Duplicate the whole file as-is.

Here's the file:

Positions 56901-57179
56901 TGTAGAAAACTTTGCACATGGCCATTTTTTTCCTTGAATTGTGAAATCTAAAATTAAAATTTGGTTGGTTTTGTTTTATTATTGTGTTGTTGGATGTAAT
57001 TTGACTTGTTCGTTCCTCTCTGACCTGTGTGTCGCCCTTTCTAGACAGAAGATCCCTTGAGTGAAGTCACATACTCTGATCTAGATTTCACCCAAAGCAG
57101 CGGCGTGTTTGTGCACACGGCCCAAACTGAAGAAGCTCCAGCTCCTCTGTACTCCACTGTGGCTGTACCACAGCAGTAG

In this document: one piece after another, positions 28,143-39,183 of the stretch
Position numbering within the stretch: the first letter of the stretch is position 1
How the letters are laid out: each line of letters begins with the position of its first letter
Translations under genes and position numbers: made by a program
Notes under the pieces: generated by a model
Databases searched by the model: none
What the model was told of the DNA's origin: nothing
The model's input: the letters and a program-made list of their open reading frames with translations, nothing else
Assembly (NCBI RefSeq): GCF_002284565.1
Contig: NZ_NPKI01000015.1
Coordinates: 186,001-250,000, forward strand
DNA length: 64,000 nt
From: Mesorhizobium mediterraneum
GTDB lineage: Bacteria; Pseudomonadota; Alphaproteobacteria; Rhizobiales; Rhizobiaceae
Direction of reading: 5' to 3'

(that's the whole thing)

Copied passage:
Positions 56901-57179
56901 TGTAGAAAACTTTGCACATGGCCATTTTTTTCCTTGAATTGTGAAATCTAAAATTAAAATTTGGTTGGTTTTGTTTTATTATTGTGTTGTTGGATGTAAT
57001 TTGACTTGTTCGTTCCTCTCTGACCTGTGTGTCGCCCTTTCTAGACAGAAGATCCCTTGAGTGAAGTCACATACTCTGATCTAGATTTCACCCAAAGCAG
57101 CGGCGTGTTTGTGCACACGGCCCAAACTGAAGAAGCTCCAGCTCCTCTGTACTCCACTGTGGCTGTACCACAGCAGTAG

In this document: one piece after another, positions 28,143-39,183 of the stretch
Position numbering within the stretch: the first letter of the stretch is position 1
How the letters are laid out: each line of letters begins with the position of its first letter
Translations under genes and position numbers: made by a program
Notes under the pieces: generated by a model
Databases searched by the model: none
What the model was told of the DNA's origin: nothing
The model's input: the letters and a program-made list of their open reading frames with translations, nothing else
Assembly (NCBI RefSeq): GCF_002284565.1
Contig: NZ_NPKI01000015.1
Coordinates: 186,001-250,000, forward strand
DNA length: 64,000 nt
From: Mesorhizobium mediterraneum
GTDB lineage: Bacteria; Pseudomonadota; Alphaproteobacteria; Rhizobiales; Rhizobiaceae
Direction of reading: 5' to 3'